Raspberry bushes do require pruning. Most raspberry bushes can be pruned anytime postharvest to early spring while still dormant. Some varieties are best pruned only in the early spring. After one year of growing, pruning should begin and then done annually. Everbearing and summer-bearing raspberries each have unique pruning methods.

What Kind of Trellis Is Needed for Raspberry Bushes?

A healthy raspberry bush will grow 6-7 feet tall and need the support of a trellis. Using a T-bar trellis is the solution to preventing the top-heavy vines from falling to the ground.

When is Harvest Time?

Exact time to harvest varies greatly depending on local weather, type of raspberry, and growing conditions. July is the usual harvest month of summer-bearing raspberries. Everbearing raspberries can start to bear fruit as early as July and extend as late as October in some areas. More information can be found with local agriculture offices.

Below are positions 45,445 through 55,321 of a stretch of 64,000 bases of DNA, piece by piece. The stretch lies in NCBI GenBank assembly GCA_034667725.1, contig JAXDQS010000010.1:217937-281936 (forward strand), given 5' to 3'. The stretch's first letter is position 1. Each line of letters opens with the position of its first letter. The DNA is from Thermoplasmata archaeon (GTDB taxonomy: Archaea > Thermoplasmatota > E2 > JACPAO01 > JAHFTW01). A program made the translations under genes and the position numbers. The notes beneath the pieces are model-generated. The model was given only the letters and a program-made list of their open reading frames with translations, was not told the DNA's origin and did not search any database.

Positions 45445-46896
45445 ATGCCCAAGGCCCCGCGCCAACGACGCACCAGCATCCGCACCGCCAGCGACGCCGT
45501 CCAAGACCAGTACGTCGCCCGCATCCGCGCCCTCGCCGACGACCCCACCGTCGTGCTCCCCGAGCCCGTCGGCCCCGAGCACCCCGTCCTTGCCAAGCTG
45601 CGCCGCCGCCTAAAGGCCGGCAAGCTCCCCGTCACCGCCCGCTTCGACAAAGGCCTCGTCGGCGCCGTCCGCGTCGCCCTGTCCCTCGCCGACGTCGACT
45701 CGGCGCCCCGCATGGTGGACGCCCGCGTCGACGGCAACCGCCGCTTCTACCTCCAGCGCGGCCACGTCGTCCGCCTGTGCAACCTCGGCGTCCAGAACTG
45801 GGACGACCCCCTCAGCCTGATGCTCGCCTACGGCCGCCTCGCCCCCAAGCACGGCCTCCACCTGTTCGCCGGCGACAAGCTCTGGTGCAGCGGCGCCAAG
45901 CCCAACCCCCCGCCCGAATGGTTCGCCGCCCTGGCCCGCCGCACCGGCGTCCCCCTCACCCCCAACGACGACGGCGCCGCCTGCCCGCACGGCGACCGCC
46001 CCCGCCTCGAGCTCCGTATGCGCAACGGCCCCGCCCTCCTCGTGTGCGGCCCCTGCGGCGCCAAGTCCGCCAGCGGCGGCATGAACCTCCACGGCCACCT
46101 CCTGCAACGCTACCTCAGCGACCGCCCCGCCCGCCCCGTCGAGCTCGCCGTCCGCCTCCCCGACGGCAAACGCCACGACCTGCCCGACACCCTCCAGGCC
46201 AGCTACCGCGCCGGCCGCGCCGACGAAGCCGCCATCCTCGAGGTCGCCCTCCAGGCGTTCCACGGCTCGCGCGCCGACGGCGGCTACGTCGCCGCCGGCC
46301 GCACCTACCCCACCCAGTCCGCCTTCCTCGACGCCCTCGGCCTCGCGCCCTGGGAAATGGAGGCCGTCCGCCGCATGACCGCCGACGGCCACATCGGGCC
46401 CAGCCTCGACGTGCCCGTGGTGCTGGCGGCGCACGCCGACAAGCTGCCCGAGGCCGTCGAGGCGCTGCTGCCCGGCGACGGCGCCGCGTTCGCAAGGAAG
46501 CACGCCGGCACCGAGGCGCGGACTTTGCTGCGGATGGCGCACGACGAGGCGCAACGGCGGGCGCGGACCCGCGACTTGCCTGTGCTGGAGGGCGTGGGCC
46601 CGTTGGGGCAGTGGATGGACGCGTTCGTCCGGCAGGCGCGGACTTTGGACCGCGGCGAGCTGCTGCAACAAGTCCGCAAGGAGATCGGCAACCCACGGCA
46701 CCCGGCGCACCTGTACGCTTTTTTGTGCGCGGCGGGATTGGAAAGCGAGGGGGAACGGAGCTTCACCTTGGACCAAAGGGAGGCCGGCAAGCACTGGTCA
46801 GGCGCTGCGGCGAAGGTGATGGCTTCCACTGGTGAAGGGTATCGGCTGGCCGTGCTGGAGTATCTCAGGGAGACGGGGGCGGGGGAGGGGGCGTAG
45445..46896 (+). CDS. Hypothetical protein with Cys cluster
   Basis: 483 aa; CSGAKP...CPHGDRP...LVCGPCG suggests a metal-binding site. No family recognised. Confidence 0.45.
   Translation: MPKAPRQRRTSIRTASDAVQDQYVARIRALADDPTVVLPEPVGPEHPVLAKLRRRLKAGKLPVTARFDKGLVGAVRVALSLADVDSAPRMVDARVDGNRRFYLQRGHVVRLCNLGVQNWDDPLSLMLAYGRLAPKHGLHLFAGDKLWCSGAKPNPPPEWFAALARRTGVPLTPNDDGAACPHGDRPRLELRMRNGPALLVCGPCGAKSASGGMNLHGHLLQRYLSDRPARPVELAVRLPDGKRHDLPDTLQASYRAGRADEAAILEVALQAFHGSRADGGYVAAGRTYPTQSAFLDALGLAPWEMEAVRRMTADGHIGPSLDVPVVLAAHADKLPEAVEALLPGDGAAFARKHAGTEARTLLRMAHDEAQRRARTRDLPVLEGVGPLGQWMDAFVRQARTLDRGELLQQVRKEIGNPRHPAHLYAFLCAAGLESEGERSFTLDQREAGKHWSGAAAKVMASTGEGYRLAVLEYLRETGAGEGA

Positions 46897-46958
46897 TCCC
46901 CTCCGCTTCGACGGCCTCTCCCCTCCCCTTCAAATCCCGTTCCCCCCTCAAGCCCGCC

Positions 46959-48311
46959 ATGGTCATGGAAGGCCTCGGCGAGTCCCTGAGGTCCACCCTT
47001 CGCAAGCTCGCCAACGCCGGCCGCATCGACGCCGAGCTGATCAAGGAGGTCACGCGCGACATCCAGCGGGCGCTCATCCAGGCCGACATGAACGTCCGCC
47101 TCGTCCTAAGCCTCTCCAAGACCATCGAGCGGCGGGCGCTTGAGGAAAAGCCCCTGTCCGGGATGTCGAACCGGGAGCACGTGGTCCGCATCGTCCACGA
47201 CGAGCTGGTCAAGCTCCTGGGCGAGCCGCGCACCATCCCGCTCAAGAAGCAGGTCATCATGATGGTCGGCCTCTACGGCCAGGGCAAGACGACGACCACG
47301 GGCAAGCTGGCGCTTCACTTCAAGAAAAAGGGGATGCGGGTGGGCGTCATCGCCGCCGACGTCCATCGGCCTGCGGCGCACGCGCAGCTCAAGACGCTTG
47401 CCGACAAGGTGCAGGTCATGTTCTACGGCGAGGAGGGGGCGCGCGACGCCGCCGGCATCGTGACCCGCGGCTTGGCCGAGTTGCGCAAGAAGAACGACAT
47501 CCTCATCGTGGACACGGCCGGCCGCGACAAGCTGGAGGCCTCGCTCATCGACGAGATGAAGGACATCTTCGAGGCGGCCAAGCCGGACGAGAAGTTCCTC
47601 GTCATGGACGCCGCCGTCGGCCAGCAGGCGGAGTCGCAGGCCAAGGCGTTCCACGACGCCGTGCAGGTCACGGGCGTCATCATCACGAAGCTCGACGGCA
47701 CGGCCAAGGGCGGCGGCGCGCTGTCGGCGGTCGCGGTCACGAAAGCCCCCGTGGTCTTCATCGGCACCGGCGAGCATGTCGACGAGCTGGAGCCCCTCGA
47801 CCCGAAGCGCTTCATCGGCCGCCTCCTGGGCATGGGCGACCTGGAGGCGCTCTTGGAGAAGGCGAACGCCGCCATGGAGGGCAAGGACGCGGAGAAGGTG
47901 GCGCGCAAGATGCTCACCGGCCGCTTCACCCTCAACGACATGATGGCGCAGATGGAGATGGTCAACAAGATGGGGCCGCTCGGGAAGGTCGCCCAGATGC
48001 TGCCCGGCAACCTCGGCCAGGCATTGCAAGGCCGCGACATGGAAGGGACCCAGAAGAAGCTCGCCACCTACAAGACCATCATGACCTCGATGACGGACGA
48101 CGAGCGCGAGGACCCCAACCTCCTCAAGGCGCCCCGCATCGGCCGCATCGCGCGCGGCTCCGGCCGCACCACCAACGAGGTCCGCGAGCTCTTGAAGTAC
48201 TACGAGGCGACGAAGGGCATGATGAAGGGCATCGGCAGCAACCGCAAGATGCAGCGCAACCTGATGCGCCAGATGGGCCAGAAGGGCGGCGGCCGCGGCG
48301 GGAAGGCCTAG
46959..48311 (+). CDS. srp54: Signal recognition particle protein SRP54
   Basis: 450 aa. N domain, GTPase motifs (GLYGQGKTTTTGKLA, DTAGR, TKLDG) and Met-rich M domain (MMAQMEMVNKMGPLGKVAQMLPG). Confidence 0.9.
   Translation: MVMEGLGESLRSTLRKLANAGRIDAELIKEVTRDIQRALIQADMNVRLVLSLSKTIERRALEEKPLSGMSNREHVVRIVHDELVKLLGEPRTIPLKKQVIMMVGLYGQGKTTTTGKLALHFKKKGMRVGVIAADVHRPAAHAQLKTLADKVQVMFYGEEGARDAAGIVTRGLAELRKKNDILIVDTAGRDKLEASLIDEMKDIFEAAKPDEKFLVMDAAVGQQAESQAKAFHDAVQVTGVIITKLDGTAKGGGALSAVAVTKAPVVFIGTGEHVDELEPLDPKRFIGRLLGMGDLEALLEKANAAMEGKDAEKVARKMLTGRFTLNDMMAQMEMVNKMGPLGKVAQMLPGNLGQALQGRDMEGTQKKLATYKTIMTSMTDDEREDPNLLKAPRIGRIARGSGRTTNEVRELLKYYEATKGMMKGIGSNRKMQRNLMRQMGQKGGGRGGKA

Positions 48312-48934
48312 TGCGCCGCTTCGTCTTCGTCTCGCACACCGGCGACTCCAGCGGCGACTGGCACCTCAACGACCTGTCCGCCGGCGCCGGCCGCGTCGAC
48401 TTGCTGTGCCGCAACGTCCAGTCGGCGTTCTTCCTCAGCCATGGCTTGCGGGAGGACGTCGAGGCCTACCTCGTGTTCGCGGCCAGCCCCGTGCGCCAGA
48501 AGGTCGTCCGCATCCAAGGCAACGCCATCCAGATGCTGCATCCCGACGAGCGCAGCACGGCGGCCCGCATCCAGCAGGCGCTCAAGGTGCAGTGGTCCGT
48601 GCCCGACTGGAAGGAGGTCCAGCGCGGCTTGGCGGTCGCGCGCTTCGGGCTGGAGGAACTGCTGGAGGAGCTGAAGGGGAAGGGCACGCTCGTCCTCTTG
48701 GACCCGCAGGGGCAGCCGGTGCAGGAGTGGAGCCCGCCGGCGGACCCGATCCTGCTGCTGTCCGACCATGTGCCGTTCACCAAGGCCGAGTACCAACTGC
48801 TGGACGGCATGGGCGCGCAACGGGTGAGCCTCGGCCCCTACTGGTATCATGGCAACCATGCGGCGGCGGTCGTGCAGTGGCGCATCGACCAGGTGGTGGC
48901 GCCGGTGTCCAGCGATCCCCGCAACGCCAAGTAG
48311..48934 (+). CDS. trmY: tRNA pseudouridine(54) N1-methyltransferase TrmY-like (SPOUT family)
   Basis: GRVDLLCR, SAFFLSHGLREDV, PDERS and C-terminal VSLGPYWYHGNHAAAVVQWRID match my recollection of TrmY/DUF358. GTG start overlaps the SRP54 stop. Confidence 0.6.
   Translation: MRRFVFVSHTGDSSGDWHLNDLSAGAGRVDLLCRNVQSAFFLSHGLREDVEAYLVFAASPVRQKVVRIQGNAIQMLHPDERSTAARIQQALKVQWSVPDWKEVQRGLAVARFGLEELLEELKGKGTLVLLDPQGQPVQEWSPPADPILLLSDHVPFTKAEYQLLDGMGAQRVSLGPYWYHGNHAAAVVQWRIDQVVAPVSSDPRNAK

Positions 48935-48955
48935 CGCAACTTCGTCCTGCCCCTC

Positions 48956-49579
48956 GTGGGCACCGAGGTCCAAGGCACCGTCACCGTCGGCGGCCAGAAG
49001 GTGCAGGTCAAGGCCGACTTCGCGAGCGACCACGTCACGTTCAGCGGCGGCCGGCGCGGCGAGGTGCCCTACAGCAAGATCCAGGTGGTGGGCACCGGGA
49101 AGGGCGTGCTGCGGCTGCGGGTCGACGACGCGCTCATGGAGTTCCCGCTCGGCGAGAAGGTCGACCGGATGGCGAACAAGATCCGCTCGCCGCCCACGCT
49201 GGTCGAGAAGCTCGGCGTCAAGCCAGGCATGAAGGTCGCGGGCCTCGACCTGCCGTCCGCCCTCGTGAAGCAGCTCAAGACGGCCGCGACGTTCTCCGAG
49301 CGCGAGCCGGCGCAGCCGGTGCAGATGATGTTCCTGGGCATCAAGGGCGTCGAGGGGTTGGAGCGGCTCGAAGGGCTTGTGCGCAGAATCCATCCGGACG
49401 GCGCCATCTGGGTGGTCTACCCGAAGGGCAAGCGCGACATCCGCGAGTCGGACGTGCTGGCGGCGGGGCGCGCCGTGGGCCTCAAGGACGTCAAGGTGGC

How to Pick Raspberries?

About two weeks after appearing on the vine, raspberries will be ripe enough to pick. Careful picking is necessary for this delicate fruit. Picking a ripe raspberry will require no tugging. Raspberries are more delicate when wet, so try to pick on a sunny, dry day. Be prepared to pick the fruit every couple of days.

How to Store Raspberries?

As quickly as possible, freshly picked raspberries should be placed in a shallow container no more than three berries deep. The container should be placed in the refrigerator. If properly stored, the raspberries can stay fresh for three to seven days.

Raspberries can also be frozen individually on a baking sheet then placed in bags for later use. Frozen raspberries can be stored in the freezer for 12-18 months.

Raspberry jams, jellies, and preserves remain edible for an even longer period of time. Because of their high sugar content, the jarred fruit may still be safe to eat 18-24 months after canning.